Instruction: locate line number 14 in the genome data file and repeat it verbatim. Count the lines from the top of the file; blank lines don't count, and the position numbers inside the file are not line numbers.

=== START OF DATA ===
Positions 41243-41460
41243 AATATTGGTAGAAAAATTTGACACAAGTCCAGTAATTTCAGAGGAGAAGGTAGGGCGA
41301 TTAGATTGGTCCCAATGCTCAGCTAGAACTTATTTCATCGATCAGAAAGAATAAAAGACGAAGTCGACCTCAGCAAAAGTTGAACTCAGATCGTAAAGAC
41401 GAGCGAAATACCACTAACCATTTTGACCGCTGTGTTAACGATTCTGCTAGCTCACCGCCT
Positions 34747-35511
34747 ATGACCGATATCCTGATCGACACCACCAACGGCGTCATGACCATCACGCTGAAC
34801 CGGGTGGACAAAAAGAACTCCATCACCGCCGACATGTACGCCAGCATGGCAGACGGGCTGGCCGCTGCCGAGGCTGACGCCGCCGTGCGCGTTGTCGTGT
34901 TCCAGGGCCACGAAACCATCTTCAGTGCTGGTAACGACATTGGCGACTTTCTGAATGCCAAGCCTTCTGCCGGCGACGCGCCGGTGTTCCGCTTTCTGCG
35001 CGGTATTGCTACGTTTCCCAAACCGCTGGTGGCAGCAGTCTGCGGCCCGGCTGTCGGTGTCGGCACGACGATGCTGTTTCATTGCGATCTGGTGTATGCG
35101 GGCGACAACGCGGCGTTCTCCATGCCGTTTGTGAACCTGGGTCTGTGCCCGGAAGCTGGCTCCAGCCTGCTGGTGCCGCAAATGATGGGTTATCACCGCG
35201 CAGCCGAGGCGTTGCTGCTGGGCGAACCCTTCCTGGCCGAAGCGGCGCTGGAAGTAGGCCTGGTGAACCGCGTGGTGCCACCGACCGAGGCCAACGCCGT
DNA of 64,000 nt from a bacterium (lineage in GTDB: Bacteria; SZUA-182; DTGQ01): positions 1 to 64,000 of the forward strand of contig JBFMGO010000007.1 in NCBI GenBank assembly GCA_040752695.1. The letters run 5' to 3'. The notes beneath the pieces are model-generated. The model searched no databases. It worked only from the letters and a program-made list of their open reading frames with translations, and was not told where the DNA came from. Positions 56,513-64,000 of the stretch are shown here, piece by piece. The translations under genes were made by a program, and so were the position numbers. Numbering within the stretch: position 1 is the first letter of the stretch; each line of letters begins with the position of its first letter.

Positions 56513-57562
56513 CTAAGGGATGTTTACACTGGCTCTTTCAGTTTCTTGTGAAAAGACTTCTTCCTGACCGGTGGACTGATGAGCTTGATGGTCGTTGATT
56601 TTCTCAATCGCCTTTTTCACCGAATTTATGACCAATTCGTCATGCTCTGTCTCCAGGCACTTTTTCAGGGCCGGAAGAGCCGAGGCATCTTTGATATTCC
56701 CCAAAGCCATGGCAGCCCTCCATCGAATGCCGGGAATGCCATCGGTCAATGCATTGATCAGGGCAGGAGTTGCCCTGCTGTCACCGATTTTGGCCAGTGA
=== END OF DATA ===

56513 CTAAGGGATGTTTACACTGGCTCTTTCAGTTTCTTGTGAAAAGACTTCTTCCTGACCGGTGGACTGATGAGCTTGATGGTCGTTGATT